If you’re one of the roughly 126 million people living in the United States who has been vaccinated against COVID-19, you’ve likely run across a list of possible side effects: headaches, chills, body aches, fevers or soreness. But what some might not have been prepared for is a change to their menstrual cycle.
So when both Dr. Katie Lee, a postdoctoral researcher at the University of Washington School of Medicine in St. Louis, and a close friend of Lee’s who got vaccinated around the same time, experienced abnormally heavy periods after getting their first doses of the Pfizer vaccine, they were surprised.
Vaccine study participants were not explicitly asked about their periods, which experts say speaks to the broader issue as to how medicine views reproductive and sexual health.
“The history of medicine in the United States really speaks to the fact that the majority of people who have been in control of how research is done, and shaping questions we are asked have been white men,” says Lee.
Women are often treated as if their concerns about their reproductive and sexual health are unimportant or “girly things,” says Dr. Joia Creer-Perry, founder and president of the National Birth Equity Collaborative, which can have deadly consequences especially for women of color. In 2018, world-famous tennis star Serena Williams told Vogue Magazine that she had to beg her medical team to take her concerns seriously when she experienced severe blood clot-related complications shortly after giving birth to her daughter. Williams’ condition could have killed her if not treated properly. The treatment of Williams, a world-class athlete with a deep understanding of her own body, opened up a deeper conversation about how birthing people are treated.
In a 2019 study published in BMC, researchers found that one in six women report experiencing mistreatment by health care providers while giving birth such as “being shouted at, scolded, or threatened; and being ignored, refused or receiving no response to requests for help.” And even when controlling for economic status, Black women in the study were significantly more likely than their white counterparts to experience mistreatment.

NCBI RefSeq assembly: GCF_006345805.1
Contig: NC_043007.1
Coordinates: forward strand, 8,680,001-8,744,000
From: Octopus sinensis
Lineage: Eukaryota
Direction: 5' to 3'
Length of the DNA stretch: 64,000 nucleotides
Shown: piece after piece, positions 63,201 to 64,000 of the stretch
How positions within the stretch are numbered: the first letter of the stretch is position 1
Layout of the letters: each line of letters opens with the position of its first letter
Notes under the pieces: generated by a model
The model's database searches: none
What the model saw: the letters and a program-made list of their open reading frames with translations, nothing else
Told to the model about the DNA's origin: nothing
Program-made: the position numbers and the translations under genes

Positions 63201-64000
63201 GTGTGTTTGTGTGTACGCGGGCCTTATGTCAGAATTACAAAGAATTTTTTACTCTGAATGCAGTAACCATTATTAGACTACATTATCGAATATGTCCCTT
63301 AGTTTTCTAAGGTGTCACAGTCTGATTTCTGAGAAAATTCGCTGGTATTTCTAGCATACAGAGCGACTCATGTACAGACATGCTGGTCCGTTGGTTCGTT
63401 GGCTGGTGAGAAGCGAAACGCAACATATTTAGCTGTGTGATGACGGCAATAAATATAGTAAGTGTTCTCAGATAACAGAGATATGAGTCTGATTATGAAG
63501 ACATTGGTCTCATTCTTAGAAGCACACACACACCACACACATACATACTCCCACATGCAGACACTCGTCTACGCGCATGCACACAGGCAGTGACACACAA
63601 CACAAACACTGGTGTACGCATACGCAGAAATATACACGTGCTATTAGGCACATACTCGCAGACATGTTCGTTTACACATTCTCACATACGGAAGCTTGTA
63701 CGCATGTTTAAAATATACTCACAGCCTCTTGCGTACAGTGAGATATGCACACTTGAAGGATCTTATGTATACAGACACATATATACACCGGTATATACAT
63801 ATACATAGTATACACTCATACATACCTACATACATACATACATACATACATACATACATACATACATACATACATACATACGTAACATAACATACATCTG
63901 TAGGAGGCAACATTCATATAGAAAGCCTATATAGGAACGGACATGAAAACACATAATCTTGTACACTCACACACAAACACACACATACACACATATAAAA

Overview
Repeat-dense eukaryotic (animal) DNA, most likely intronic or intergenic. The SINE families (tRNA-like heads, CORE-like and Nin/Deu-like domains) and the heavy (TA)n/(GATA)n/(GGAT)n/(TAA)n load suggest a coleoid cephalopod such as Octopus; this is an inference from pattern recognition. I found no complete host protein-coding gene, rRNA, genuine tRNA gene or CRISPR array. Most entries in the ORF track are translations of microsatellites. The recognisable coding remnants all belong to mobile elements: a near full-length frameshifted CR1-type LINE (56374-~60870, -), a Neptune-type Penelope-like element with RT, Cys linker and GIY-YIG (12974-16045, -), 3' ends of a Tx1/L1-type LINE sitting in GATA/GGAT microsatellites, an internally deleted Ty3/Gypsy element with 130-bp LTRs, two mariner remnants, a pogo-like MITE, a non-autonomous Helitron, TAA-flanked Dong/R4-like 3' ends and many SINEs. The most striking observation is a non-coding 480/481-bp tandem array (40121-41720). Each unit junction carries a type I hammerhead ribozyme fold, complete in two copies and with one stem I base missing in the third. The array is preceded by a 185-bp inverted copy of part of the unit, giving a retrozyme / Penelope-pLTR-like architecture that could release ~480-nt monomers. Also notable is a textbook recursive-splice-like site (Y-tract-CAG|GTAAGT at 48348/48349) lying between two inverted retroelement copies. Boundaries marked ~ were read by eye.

About 700 women die every year from pregnancy-related complications in the United States, according to the CDC, and approximately two-thirds of those deaths are considered preventable. And Black, American Indian, and Alaskan Native women are between two to three times more likely than white women to die from pregnancy-related complications, according to the CDC.
“It’s easy to just ignore women and call them hysterical… when you add on that anti-blackness you really don’t believe that person, you really don’t believe that history,” says Joia.
After speaking to friends in the medical community who also had been vaccinated and had similar experiences with their periods, Lee says she eventually spoke to Dr. Kate Clancy, a fellow researcher. Clancy took to social media in February to share her experiences and ask other menstruators about theirs. “So many different people kept responding to her post,” says Lee. Folks who were perimenopausal say they had a much stronger [period] than they were used to or folks who normally don’t have periods who reported they had spotting or a period for the first time.”
Since Clancy’s Twitter post, which has over 400 comments, major news outlets like The Lily have written about this potential side effect of the vaccine. Lee and Clancy have put together a survey, which received approximately 31,000 responses, to see just how widespread the reports of irregular periods are.
Whether we’re thinking about postmenopausal people or transgender people, Lee says that if irregular periods are a side effect, she wants those getting vaccinated to be prepared that this could happen, and believes it’s essential for people to know if it’s not a side effect so that they can pay attention to the signs their bodies might be trying to tell them. “If you suddenly got a fever, you would want to figure out what’s wrong,” Lee says. “[It’s the] same thing with your menstrual cycle. If you don’t change anything and you notice something different, for a lot of people that is a cause for concern.”
To be clear, says Lee, as of now the research doesn’t prove that any of the vaccines impact menstruation, and as she points out, periods can be affected by all types of factors such as stress or weight loss or gain, and our bodies’ immune responses. In addition, Lee says that from her research, people have only been reporting changes that impact them for a couple of cycles.
“People who get periods are encouraged to get the COVID-19 vaccines given the high risks associated with contracting, spreading, and potentially becoming very sick with the virus,” says Dr. Krishna Upadhya, a physician and vice president of quality care and health equity at Planned Parenthood Federation of America.